Say Unto Others...

Simply paying more attention to yourself can help: is this how I would like someone to talk to me? Communication is a conscious art.

Published: 15th November 2014 10:00 PM  |   Last Updated: 15th November 2014 12:47 PM   |  A+A-


We’re often so proud of ourselves for making the effort to communicate that we don’t pay attention to our approach. Becoming aware of how we present our thoughts and ideas can get them across more clearly. Simply paying more attention to yourself can help: is this how I’d like someone to talk to me?

Women are said to be better at communication than men. We believe in communication, and advocate learning to communicate. Yet our desire to communicate doesn’t always help us express our needs so that people actually get our point without getting an attitude.

Why is this? Women are great at talking but communication is much more than that. We tend to use much too many words, explaining and explaining… communication overkill… until we get the response we want… or alienate the person. My rule: the less said, the more you get across.

Many people have developed selective hearing. Certain cues from a speaker signal the low/off volume on what they hear. How rude you might say. It is, but we must take responsibility in part for the way we’re heard. Bad experiences have conditioned people to tune out from specific triggers. The attitude in the speaker’s voice is a common one.

When we’re gung ho about getting a point, complaint or suggestion across, we don’t always give much thought to the method. All energies go to the message rather than the vehicle for it.

Which do you prefer: the momentary satisfaction of ragging on someone who tunes out and just gets defensive and/or angry, or getting your point across clearly? It’s important to know and accept that:

• If speaking up politely angers someone, it’s his/her problem.

•  Real friends respect your right to express.

•  Protecting your own feelings is most important.

•  If you aren’t disrespectful or mean, too bad!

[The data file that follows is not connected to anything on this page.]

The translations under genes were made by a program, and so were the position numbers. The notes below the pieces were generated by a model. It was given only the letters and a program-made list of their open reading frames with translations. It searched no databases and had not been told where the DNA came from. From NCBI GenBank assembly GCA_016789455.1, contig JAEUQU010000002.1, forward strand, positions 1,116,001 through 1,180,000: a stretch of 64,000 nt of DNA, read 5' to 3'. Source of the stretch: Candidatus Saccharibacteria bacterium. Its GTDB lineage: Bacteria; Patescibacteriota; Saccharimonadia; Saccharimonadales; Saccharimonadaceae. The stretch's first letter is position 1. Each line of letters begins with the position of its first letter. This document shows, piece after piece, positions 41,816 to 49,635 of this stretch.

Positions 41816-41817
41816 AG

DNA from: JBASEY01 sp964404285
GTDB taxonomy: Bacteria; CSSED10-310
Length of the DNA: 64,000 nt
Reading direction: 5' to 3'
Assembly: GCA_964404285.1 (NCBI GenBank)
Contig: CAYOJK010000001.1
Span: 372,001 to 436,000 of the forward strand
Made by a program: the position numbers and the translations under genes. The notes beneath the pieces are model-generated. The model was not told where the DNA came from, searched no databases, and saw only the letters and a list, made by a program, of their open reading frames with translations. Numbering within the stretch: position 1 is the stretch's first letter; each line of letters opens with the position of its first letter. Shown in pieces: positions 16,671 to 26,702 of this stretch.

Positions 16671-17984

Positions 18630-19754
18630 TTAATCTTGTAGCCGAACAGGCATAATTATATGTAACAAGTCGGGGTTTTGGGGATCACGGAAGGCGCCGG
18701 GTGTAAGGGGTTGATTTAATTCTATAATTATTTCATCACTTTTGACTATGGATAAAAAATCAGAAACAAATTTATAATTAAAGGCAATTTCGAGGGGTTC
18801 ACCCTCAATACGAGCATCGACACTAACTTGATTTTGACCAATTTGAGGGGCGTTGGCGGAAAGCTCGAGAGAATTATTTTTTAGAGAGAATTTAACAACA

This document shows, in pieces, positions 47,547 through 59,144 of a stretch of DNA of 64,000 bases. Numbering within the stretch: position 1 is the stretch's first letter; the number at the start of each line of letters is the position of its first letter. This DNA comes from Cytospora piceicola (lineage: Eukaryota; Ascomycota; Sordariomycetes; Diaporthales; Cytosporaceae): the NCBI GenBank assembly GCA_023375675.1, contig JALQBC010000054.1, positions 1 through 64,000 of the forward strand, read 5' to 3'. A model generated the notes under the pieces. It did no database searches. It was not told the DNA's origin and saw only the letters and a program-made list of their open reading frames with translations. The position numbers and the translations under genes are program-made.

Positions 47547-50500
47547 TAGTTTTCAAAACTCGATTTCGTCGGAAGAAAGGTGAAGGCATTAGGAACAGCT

Speaking up doesn’t change that you’re a nice person. Always pause and think about your response in situations that trigger emotions or require a commitment that you might not want to give.

Communication skills can be very helpful in being you to leave DoorMatville. It’s crucial to learn to express your anger in clear, non-blaming statements. Find a way that’s comfortable for you, but do it! A good method of communication in any situation is to keep things as non-threatening as possible. Be kind. Often the person doesn’t mean to hurt you.  Start any negatives with a positive, letting your friend know you don’t think she’s doing anything purposely.

For example, to a co-worker: “I appreciate the job you’re doing but I’d like to let you know that when you do___, it makes me feel you don’t think I’m smart enough to handle the task.”

To your romantic partner: “I love you but don’t love when you___. I’d appreciate you making an effort to be aware of this and respect my feelings.”

People take criticism better when you don’t put them on their guard. Be aware of your communication, so as not to make it sound judgmental. If it’s said kindly, in a nice, not nagging tone, your message will have a better chance of being heard as it’s meant. And say whatever it is directly to the person. Never have someone say it for you! When something is bothering us, we often want to spew at the person causing the problem. Whether it’s a work colleague, friend, romantic partner, or person not giving you good service, communicating nicely will get you further. Ask yourself whether you want to get even with the person or to get good results? To hurt the person or have them responsive to your needs? To vent your rage or get them to understand how you feel and perhaps be cooperative? If you want the more positive choice, then communicate nicely.

Daylle Deanna Schwartz is a speaker, self-empowerment counselor, music industry consultant and best-selling author of 11 books. Her latest book is Nice Girls Can Finish First

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